Having said that I think the idea of basically turning yourself into a zero hour contractor will only result in further collapse in management capabilities and hence your dreams of big money,
"If the perps had told their employers - both of them - what they were doing, there'd be no issue."
If they'd said 'hi, we're going to defraud you by pretending to work', there'd still have been an issue. Remember, they weren't trying to do both jobs at once. They were trying to pretend to do both jobs.
Yes I have. Many of them, thanks. Oh sure there's the occasional crook and/or pathological liar, but by and large, most companies I've worked for have been mostly straightforward in dealings with their staff.
(Dealings with customers are another matter.)
If that sounds incredible to you, consider moving to a more decent country.
New company wanted me to start on a Friday (get the office and computer setup out of the way and hit the ground running on the Monday), old company wanted me to finish on the Friday...
Both sets of managers knew about it though - and it was for one day.
It did cross my mind that I could have simply not resigned my previous role, and I don't think anyone there would have noticed (large consulting firm I'd been TUPE'd into and then spent months not getting any work at all, to the extent that my manager frequently took weeks to answer emails about the processes involved) - but integrity put a stop to that idea...
And that's the crux of the issue.
Managers today have to deal with the consequences of COVID, whic is mainly that their staff is no longer always there to be counted and under surveillance.
Maybe the pandemic willl have a good consequence, as in managers will start to pay attention to results, not just attendance.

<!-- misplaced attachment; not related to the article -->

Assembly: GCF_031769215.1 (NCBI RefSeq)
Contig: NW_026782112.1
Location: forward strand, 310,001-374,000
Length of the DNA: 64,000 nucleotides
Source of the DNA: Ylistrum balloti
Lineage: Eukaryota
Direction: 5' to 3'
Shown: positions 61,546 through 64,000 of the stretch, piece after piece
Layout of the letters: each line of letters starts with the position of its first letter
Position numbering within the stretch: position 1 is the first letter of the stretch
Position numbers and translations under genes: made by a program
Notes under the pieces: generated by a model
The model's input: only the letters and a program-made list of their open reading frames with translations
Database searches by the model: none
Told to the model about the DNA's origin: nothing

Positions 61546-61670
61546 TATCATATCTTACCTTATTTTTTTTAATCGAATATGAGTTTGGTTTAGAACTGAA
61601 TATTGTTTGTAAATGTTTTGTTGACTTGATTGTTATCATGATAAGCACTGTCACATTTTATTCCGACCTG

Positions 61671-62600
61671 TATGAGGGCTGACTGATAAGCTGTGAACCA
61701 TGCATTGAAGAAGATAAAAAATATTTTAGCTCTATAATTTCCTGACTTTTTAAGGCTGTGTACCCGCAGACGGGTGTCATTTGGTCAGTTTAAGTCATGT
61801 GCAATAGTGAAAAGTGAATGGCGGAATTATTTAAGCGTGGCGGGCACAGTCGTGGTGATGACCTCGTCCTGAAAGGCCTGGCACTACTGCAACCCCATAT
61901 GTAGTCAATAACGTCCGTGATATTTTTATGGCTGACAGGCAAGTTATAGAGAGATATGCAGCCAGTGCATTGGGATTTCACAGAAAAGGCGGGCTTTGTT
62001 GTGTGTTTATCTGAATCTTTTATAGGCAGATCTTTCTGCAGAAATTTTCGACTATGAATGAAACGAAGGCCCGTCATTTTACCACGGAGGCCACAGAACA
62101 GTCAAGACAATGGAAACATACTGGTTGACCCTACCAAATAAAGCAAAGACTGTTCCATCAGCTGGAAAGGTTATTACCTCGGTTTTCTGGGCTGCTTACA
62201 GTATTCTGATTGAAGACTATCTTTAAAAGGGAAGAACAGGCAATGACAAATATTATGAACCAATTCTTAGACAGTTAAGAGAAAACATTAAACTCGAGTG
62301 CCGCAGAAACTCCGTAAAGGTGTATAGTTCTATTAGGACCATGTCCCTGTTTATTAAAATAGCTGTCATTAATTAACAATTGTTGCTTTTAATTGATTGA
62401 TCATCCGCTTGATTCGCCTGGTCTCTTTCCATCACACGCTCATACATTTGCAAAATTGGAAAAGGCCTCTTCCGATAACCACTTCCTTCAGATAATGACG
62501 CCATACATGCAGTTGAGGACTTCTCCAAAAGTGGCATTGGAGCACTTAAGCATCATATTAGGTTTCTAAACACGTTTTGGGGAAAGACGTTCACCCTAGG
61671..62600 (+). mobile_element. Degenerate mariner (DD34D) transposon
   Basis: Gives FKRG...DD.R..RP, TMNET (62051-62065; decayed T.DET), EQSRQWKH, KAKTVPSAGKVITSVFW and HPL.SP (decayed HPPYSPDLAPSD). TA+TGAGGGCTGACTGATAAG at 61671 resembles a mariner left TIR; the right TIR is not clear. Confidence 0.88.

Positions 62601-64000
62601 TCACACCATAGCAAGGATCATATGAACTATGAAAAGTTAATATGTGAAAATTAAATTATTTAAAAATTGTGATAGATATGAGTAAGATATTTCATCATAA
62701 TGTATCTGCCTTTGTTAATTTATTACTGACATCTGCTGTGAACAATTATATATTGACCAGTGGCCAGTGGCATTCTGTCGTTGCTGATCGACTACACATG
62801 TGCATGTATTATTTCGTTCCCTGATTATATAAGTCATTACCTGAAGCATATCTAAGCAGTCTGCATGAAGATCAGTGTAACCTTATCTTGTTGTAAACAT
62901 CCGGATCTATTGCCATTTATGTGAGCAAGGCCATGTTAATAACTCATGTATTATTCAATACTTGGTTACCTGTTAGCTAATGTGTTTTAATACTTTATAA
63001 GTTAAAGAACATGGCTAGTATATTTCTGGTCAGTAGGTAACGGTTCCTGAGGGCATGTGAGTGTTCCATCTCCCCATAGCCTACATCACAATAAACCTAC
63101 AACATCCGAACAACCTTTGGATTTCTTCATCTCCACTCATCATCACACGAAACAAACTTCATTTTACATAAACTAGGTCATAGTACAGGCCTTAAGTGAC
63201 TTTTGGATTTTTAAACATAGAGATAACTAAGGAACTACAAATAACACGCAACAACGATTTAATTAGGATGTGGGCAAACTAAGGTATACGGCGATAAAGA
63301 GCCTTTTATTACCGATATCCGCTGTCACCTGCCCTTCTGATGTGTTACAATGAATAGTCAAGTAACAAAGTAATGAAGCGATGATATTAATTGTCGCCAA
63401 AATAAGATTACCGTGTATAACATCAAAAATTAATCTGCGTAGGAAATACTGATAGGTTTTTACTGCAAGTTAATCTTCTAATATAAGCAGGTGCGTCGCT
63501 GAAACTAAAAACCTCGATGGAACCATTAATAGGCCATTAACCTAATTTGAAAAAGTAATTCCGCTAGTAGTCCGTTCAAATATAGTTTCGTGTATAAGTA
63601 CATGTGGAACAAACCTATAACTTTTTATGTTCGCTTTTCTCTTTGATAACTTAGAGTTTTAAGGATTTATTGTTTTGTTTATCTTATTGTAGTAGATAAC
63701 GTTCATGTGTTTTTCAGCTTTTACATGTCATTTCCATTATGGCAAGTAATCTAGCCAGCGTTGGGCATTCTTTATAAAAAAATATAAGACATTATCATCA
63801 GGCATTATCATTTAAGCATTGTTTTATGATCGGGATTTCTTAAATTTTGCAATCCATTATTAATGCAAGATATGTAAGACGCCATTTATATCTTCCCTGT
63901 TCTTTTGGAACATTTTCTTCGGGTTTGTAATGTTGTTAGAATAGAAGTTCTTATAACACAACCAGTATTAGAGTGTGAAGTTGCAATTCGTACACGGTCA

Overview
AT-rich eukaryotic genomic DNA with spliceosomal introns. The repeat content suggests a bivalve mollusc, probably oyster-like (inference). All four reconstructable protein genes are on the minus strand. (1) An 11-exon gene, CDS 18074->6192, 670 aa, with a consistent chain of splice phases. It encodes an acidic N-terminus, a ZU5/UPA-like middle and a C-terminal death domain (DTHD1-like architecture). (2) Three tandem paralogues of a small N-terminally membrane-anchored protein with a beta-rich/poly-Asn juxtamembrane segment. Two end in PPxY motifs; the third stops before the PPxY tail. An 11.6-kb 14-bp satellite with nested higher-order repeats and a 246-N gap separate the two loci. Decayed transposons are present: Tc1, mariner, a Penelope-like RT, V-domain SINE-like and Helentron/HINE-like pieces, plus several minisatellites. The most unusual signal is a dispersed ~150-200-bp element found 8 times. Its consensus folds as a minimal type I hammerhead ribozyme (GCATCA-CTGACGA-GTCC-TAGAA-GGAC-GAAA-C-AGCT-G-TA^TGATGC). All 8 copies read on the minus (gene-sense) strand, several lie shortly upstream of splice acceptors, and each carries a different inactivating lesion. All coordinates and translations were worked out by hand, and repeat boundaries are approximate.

But of course, that would mean that managers would actually become intelligent.
In what universe is that going to happen ?
I think middle-management is ridiculously bloated anyway after the last 12 years of loose financial policy anyway and most companies falling into growth traps. It seems the people even in tech doing the actual "work" are grossly outnumbered by project managers, program managers, committees, directors etc. etc. whom all need to be present in meetings to make it seem like they are necessary.
Measuring productivity during COVID in the WFH stage didn't change. It was (1) was the quality of their work meeting expectations by your usual criteria and (2) were people meeting their deadlines? Since my group develops hardware & software together, the only problems that "got worse" had nothing to do with WFH or work quality, as they were all supply chain issues which could be easily documented as why deadlines were slipping. When the lead time on some chip that you use 250,000 of per year suddenly gets quoted as 60 weeks, that's a problem but it has nothing to do with WFH. Even the face time issue is a red herring, as back when we had no one going in, having a set time each day for a 15+ (as needed) minute group "how's everyone doing" on Teams kept the group cohesion and continually broke the ice between members to have private Teams discussions as needed for their work. Wasn't perfect, but this crap about not being able to assess whether people are doing their jobs if they work remotely just underscores how inept the management is at the place doing the complaining.
My employer won't allow me to take up any employment where there's a potential conflict of interest (specifically, same industry, demands on time could impact on my performance in my current job).
I do work self-employed doing totally unrelated stuff outside of day-job work hours, which I told my employer about, and this was OK-ed with little more than the wave of a hand.
But is that wave of hand worth the paper it's written on, to paraphrase Samuel Goldwyn*?